If there is one thing that unites the 7 Bn+ people in the world right now, it is the fight against coronavirus. While life and business carry on through video calls and virtual meetings, the challenge here is that there is no playbook for individuals or business leaders to handle this new reality.
The survivors of the major market crashes of the past — from the dotcom bubble burst to 9/11 and the 2008 recession — have reiterated that this 2020 market crash is unprecedented. Talking to Inc42 cofounder and CEO Vaibhav Vardhan in the first #StartupsVsCovid19 ‘Ask Me Anything’ session, 3one4 Capital founding partner Siddarth Pai said that this market crisis is a combination of all three.
Pai joined us as a part of Inc42’s effort to help startups traverse this unprecedented crisis, which has put several businesses on pause. After receiving over 200 questions from entrepreneurs over last week, Pai was one of the first ecosystem experts to answer these questions.
Over the last few weeks, we have seen businesses going remote, funding talks freeze, a country-wide lockdown leading to disruption across sectors and expectations of major job cuts. Several experts have observed that funding is going to be scarce this year and the startups need to start conserving cash to build a runway for 12-18 months.
But why? Pai explains that most of the funding in the ecosystem comes from public markets at the end of the day. VCs raise funds from limited partners, who depend on the public markets for liquidity and impact the startups at the end. Pai said that India has seen much of the wealth accumulated over the last 10 years erode, with 30%-40% portfolio drop.
According to Pai, the key action points for entrepreneurs who need to survive six months are:
- Cutting burn across the entire organisation
- Finding alternate sources of funding
- Proving to investors that you can build a sustainable business
- Deferring valuations
- Taking a hard look at the business model
Even though markets are expecting a V-shaped recovery, there is still a lack of clarity on when the lowest point will come before the market picks up growth. Pai also said that the startups which raised funding in 2019 would be safe, considering the runway they would have, but others are not.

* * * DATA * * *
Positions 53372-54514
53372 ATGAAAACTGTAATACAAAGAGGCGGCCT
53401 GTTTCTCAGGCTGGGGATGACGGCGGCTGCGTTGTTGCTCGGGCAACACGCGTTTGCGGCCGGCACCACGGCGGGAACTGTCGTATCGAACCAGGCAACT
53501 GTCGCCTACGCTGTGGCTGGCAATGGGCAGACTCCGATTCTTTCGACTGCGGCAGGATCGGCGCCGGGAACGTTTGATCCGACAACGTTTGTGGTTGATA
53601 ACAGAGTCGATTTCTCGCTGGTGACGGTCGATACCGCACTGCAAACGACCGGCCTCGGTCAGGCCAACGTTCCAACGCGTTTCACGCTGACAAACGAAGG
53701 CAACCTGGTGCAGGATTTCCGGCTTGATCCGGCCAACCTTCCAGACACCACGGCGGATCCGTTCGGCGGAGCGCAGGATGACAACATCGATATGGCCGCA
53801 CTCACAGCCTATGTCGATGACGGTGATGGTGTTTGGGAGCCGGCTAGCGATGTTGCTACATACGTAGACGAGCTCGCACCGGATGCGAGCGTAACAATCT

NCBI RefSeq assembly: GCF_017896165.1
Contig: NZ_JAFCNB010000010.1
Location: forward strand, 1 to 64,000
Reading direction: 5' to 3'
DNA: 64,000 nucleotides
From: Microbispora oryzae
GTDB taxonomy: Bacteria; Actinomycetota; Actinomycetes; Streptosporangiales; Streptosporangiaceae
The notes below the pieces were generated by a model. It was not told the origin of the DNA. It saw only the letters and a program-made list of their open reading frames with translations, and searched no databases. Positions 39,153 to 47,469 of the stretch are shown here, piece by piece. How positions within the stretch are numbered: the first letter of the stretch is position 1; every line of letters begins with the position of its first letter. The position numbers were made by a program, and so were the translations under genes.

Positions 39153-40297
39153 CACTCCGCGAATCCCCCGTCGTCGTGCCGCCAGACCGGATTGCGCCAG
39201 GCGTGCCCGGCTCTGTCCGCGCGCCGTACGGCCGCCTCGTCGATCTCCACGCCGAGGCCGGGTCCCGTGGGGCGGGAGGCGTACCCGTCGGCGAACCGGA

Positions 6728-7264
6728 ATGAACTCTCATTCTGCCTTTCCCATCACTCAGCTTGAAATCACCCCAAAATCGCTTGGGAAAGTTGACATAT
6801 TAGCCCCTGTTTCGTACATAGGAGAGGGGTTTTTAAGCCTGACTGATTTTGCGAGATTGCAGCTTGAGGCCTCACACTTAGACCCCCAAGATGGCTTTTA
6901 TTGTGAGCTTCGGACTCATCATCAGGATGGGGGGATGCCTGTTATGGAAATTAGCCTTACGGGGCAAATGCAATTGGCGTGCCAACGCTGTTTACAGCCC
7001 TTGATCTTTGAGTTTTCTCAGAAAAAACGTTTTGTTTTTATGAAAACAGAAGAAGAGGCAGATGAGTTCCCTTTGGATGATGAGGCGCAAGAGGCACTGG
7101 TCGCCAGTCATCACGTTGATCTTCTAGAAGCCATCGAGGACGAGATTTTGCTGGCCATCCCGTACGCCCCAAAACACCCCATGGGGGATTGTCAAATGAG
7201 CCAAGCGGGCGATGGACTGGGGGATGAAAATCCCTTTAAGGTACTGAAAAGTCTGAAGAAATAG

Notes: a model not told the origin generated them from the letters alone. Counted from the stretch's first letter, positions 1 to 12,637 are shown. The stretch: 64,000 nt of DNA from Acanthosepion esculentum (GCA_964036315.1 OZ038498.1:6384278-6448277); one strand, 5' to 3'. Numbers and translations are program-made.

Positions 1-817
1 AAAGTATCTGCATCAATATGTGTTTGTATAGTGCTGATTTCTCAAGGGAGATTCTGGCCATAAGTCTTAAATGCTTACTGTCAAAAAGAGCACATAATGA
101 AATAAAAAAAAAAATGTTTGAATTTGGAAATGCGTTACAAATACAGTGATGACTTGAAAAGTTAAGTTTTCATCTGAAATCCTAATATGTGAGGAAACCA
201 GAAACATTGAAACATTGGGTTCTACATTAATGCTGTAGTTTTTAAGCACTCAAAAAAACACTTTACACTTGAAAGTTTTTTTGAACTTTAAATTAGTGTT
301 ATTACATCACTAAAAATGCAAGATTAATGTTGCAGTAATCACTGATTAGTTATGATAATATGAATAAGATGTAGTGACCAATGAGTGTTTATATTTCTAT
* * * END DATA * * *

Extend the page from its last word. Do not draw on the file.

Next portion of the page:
With funding rounds expected to be on pause till June 2020, venture capitalists will opt to wait and watch.
“After June, the ecosystem may see some capital calls being honoured, but right now several term sheets are being pulled off.”
He also noted that any growth after June can only come if public markets improve.
While portfolio triage has already been discussed, Pai noted that even within the portfolio, the more mature companies will get maximum attention and funding, while middle-companies will have to prove themselves to raise funds, while low performers will have to find other ways like M&As to survive.
Emphasising the point about sustainability is the driving force right now, Pai added this is key to growth, survival and even future fundraising plans.
He also said, “Days of easy money are over, and the path to profitability is important and sustainability is the need of the hour.”
He said that this is a rude wake-up call for anyone looking to raise capital to substitute for revenue and profits. “The path to profitability is on everyone’s mind, sustainability is the need of the hour and all the business models that actually substitute revenue for capital, which keep raising mega-rounds of funding just to keep alive, all these models are going to go through the wind,” Pai added.
Hard-core innovations and the business models that actually generate cash will grow, Pai said.
“The entire growth vs profitability debate has taken a severe detour ever since WeWork IPO debacle that happened. This is actually final nail in the coffin for move fast, break things, raise large amounts of money and can get profitable later.”
Siddarth Pai also noted that going forward, the metrics to judge a public company and a private company like a startup may align considering efforts in asset allocation. He also showed optimism towards remote work, saying that the way startups will see work from home will change.
In terms of imminent layoffs, which is a major fear for businesses trying to cut costs, Pai said, “Layoffs will be the last resort as startups have created a lot of jobs.” As per the government, 25K DPIIT-recognised startups employ over 3 Lakh people.
Advising on cutting costs instead of jobs, Siddarth Pai said that the cuts should begin at the top with founders. Further, he noted that hirings should be frozen and bonuses should be kept aside, while ESOPs can play a good role in present situations.
In terms of sectors which will bloom out of this crisis, Pai said that media, edtech, productivity tools, healthtech leveraging AI will be more active. Further, in terms of mobility, which has been hit a lot due to the lockdown, Pai said that the companies will have to change plans of scaling and pricing. He also noted the people would choose to live more individually, which could impact the sharing economy.
Update: 29 March’20, 11:30 AM
An earlier version of this article had mistakenly quoted Siddarth stating “Days of VC Money are over” we have updated the same relfecting the right quote.